As these monetary losses were burdensome for the participants, the syndicate was transformed into the organization The Artists’ Bond, a less risky way of investment through a single state lottery — the National Savings and Investments, that even began to bring some profit. By the end of 2012, the organization has won three awards of 25 pounds, and each of the artists got their share of 32 pence. Under the terms of the agreement, any artist living in the UK who has a bank account may participate in The Artists’ Bond, but his or her participation should be lifelong: Ellie believes that in this way they oppose the demands of short-term effectiveness, imposed by the market and new cultural politics.

The artist and the crowd

Crowdfunding is a relatively new way of sponsorship based on the horizontal collecting of donations through the Internet. It was invented in the United States, where government support of culture is minimal; and after the introduction of austerity measures Crowdfunding became popular in Europe. Currently in the UK there are several organizations that collect funds to support art projects: WeDidThis, WeFund, Sponsume, Crowdfunder, as well as their US counterparts – such as KickStarter and Indiegogo. The Crowdfunding model is based on the principle of “all or nothing,” accruing money for a limited time: if the project does not gain the required amount within the specified period, it is simply not sponsored. This is also called “participative” financing, as all the donors are rewarded either by direct participation in the project or a souvenir or some privilege. It can be effective among small groups of like-minded people, and at the state level, such as in France, where donations for the restoration of the dome of the Pantheon in Paris were rewarded by invitations to a private party.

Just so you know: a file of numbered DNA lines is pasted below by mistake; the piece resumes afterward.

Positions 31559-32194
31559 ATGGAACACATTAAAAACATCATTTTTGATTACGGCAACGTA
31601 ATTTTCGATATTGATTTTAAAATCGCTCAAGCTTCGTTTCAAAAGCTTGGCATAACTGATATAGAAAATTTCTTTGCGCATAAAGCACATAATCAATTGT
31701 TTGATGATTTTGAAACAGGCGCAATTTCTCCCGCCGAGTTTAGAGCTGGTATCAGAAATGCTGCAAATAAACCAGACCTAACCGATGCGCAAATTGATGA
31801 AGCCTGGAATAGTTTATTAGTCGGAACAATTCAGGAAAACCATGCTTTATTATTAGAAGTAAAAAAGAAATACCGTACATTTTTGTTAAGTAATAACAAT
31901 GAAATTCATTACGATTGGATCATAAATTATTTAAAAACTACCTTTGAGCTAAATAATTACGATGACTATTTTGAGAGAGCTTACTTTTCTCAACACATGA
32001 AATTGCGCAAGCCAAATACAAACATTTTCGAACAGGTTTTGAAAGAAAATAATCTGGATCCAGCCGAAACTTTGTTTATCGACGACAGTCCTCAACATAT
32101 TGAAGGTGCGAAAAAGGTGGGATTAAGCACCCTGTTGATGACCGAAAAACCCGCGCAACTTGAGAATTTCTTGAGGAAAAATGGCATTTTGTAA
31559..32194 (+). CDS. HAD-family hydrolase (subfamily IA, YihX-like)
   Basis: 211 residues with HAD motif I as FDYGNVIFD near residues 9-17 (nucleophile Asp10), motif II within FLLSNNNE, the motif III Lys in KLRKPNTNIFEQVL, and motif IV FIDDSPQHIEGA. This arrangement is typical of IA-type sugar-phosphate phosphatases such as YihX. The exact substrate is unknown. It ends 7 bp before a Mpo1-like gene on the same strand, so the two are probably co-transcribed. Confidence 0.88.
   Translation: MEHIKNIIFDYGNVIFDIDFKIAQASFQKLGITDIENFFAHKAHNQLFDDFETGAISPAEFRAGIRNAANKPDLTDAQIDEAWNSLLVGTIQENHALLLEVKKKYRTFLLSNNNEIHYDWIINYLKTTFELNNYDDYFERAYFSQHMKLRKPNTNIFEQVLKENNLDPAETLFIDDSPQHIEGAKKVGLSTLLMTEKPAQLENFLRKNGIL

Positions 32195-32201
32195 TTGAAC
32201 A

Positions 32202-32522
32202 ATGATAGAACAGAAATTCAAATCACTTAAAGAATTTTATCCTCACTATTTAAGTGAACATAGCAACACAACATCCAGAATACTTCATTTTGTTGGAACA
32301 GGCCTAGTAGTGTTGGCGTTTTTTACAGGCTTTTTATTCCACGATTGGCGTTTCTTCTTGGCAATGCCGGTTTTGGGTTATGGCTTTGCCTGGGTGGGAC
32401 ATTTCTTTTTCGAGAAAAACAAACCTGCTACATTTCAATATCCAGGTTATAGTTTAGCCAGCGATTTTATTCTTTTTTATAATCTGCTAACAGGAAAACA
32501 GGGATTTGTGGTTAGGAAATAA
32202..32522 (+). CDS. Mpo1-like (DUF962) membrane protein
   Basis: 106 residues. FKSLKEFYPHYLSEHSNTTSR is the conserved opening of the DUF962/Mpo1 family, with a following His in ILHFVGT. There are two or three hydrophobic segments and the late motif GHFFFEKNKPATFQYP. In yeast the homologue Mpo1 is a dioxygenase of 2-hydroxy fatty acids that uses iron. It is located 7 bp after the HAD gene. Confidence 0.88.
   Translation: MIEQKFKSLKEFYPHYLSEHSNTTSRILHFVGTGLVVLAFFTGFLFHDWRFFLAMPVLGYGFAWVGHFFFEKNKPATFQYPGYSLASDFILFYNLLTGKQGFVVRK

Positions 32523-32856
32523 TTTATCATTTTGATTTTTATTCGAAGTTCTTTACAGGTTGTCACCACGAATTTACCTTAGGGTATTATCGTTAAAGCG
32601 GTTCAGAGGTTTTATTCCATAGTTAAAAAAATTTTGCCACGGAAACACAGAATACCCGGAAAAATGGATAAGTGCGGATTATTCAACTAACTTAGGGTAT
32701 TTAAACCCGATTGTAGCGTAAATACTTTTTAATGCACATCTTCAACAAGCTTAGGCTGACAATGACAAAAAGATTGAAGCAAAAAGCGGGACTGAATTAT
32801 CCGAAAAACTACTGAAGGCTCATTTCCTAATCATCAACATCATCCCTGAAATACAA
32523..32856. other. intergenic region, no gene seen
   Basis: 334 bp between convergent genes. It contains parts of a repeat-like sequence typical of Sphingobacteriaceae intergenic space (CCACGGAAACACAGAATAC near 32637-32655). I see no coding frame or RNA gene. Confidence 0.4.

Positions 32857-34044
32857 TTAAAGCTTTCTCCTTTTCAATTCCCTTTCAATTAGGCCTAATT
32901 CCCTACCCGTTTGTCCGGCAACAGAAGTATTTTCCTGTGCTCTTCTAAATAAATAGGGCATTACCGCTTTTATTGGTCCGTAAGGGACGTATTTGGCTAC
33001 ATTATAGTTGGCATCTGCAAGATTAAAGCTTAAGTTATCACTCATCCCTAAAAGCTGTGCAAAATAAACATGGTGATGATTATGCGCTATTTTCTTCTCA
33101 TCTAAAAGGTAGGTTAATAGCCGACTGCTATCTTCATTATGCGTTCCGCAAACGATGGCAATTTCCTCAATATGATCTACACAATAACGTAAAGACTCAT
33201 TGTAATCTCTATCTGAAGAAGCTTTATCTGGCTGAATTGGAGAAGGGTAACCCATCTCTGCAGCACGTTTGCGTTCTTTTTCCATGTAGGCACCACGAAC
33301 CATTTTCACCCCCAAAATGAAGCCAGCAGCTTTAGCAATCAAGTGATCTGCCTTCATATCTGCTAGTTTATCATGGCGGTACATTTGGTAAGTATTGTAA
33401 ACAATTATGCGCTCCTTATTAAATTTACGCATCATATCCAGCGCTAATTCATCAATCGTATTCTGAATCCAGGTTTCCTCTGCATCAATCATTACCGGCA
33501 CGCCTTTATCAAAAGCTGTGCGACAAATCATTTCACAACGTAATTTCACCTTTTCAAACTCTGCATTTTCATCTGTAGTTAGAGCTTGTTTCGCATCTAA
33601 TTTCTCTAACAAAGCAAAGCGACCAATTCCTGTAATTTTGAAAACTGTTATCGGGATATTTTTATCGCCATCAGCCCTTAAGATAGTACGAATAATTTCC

Using Crowdfunding to fund art projects causes the similar fears as does the open distribution of taxpayers’ money. Assuming that taxpayers will determine the UK’s museums exhibition policy, then high Renaissance and modernist masters or even entertainment projects would be almost exclusively exhibited. Exhibitions containing anything “controversial,” would not receive a budget. However, if the content of the exhibitions would be determined by experts in contemporary art, regardless of what visitors want to see themselves, then this model by definition cannot be called democratic – that gets us back to the old dialectic of intellectuals and people. The structure of Crowdfunding holds inside it this intractable conflict. On the one hand, it helps some young artists to start a career: in the UK money was successfully collected for three final exhibitions, used to pay for the participation of several contestants in the BP Portrait Award, implementing projects of young curators, publishing catalogs, etc. But if we take a quick glance we come to realize that these internet servers are primarily used for entertainment projects, equating art with graphic design and fashion. Still, the money that goes to support the arts, is hardly comparable with the millions of dollars that Internet users donate to burn discs by their favorite rock bands or for the development of new computer games.

The very ideology behind these sites raises many questions. For example, the British lead of Crowdfunding Ed Whiting defines it as “a microphilantropy” that raises a new generation of “major donors” – that is, the very rich, who will invest, but only under the condition of low taxation. Moreover, Crowdfunding usually does not involve the possibility of selfless donations and thus mediates the perception of art: as I wrote above, each donors is supposed to get some material or symbolic gain.

Thus, aesthetic judgment, which, according to Kant, must be disinterested, is in fact inscribed in the logic of real subsumption and entrepreneurship. Despite this, Crowdfunding still has the potential to support protest, critical, and even revolutionary art, that is hardly represented in state institutions.

All of these initiatives (as well as many others) allow art to survive in the era of austerity measures, but they also tell us something about the need to change the existing system, in which art can serve either private capital or exist through money received from the lottery.